Learning Styles – They’re Fascinating!
Here at Courtnay & Rowe, we’re fascinated by learning styles. That’s because we know that every student has a unique way of learning, and if we’re going to be great teachers we’d better be sensitive to how your child is learning.
When people talk about learning styles these days, they often use identifiers like Visual, Auditory, Kinesthetic, and Reading or Writing. Those are good categories, but as any experienced teacher worth their salt will tell you, they’re just the beginning.
What Are Learning Styles?
Learning styles are not as simple as “check the box”. In fact, having a check-the-box understanding of learning styles will get you almost nowhere as a teacher. Even if you have enough intellectual “facts” to write a book about them, your knowledge wouldn’t help you teach. Learning styles are multi-faceted and, as we said, unique to each person.
Are Learning Styles Mystical Voodoo?
So, are learning styles in music lessons mystical nonsense? Not at all. In fact, just the opposite is true.
I recently spoke with a young mom who was worried about her 6-year-old daughter’s behavior in her piano lesson. “She’s usually such a wonderful child, but she was all over the place – and it seemed she wasn’t listening at all,” she said. “I was just hoping the teacher wouldn’t mind how rude she was being!”
I perked up about this because our teachers here at Courtnay & Rowe are experienced in working with all children, including those who don’t “behave perfectly” during lessons. “The thing was,” this mom continued, “when the teacher asked my daughter Steffi to play what she had just shown her, Steffi did – and beautifully! I’m just so confused.”
Steffi was intaking – learning – what the teacher was showing her. At 6 years old, she just had a different way of going about it. Yet you could certainly say that was her learning style for now – partly kinesthetic, partly auditory, and probably partly visual.
It was a unique combination of different styles of learning – Steffi’s combination, Steffi’s learning style. Would her style evolve in the future? Yes, if it was accommodated now and supported as it evolved naturally.
Why Accommodating Learning Styles is Important
To repeat, Steffi learned what she was being asked to learn. And she learned it beautifully! Now, consider what might have happened if her movement had been mistaken for rudeness or inattention. The teacher might have gotten frustrated and told her to sit down and keep still – probably in a tone of voice that showed his displeasure.
What would Steffi have learned? That she should do something that was not natural to her. She would learn there was something wrong with her, and that she should learn differently.
Is Rude Really Rude if the Intention Isn’t to Be Rude?
Let’s pause here for a second because I’m sure some of you are shaking your head and maybe even muttering “but she was being rude!” Here’s another way of looking at it. Six-year-old Steffi didn’t intend rudeness. If the teacher is sensitive to her, he’ll understand that – and begin to find ways to accommodate Steffi’s learning style.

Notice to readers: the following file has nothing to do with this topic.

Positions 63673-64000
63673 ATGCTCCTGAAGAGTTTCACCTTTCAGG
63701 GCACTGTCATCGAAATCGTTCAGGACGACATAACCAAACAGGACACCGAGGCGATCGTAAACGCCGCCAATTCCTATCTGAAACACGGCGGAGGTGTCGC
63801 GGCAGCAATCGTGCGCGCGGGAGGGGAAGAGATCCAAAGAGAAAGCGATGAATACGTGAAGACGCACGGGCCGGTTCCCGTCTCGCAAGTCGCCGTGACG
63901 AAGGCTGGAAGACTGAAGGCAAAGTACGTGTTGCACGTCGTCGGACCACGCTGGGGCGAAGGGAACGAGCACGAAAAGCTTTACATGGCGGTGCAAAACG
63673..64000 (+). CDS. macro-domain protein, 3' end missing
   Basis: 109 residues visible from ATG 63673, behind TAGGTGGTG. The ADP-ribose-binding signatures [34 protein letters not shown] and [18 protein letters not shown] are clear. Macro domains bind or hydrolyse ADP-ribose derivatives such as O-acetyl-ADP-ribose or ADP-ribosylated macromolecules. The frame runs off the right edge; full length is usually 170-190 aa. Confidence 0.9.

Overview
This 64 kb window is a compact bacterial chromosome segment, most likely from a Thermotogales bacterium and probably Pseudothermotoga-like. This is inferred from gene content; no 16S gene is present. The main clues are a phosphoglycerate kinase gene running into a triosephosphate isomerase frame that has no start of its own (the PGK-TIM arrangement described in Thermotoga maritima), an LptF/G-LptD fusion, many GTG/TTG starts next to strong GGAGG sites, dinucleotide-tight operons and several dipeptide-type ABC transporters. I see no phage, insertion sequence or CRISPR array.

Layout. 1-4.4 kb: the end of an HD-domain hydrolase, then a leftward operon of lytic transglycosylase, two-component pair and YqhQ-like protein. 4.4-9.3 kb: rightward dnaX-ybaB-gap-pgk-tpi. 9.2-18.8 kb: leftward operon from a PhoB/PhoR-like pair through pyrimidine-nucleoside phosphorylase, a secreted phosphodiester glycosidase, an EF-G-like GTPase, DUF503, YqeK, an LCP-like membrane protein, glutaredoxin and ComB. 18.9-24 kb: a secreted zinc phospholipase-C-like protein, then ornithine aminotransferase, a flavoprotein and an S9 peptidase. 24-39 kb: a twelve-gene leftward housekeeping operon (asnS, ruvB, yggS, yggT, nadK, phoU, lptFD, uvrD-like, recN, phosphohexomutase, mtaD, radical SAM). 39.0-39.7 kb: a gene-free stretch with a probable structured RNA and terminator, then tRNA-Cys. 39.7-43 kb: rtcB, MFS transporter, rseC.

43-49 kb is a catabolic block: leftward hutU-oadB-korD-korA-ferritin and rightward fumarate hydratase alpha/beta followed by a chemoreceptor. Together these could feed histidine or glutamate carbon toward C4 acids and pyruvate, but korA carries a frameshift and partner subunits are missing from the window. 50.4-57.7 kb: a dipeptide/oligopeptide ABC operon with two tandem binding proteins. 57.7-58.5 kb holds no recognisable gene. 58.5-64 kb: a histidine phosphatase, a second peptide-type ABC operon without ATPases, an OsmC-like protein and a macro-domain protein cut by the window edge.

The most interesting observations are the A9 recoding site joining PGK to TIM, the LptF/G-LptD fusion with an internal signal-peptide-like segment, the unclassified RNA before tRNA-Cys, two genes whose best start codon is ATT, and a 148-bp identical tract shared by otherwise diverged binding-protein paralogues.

Fortunately, Steffi is learning music here at Courtnay & Rowe, where our teachers have a deep understanding of different ways of learning. Steffi’s teacher didn’t get frustrated – and he did begin to find new ways of accommodating her style.
Another Example: Two Learners in Piano Lessons
In Venturing Together: Empowering Students to Learn, educator and composer Bill Rossi makes a case for how important it is that children learn in ways that are natural to them:
Early in my teaching career, I had an illuminating experience that taught me a lot about how differently we all learn. I had just begun teaching Blues and Jazz to two piano students, both of whom were intermediate players. I presented each of them with a new piece of music, and since they were at the same level I gave them each the same tune.
One of my students was what we traditionally identify as a quick learner. As I gave him the parts to a song, he systematically put them together in good order and quickly accomplished the learning of the piece. In this respect, he was easy to teach, and I would guess that he probably did well in traditional learning situations.
In comparison to him, the other student was not as quick to put the pieces together and would pause and sometimes seem to be out in space. He couldn’t make the connections as quickly and seemed to approach the piece with trial and error, initially content to explore it and not particularly concerned about playing it back perfectly.
This continued for a few lessons until I began to wonder if he was ever going to get it, but he then completely surprised me and taught me a most important lesson which has become an underpinning of my approach. Not only did he come to his lesson and play the entire piece of music with a very surprising depth, but he also played the piece more fully and creatively than the other student had.
There was richness in the way his hands produced the sound, he was all there and hearing everything he was playing, and he could play variations that included louds, softs, and inflections that were not in what one might call the “better” student’s playing.
I came to realize that the second student’s spaciness was not spaciness at all. He was listening at a deep level, allowing himself to give in to what he was hearing and then processing this information in his own way.”
So, What are Your Child’s Learning Styles in Music Lessons?
Perhaps we’ve given you some new ways of considering the way your child learns. If your child is currently taking in-home lessons with Courtnay & Rowe, please feel free to talk to your teacher about it. If you’re not yet with us? Contact us for more information!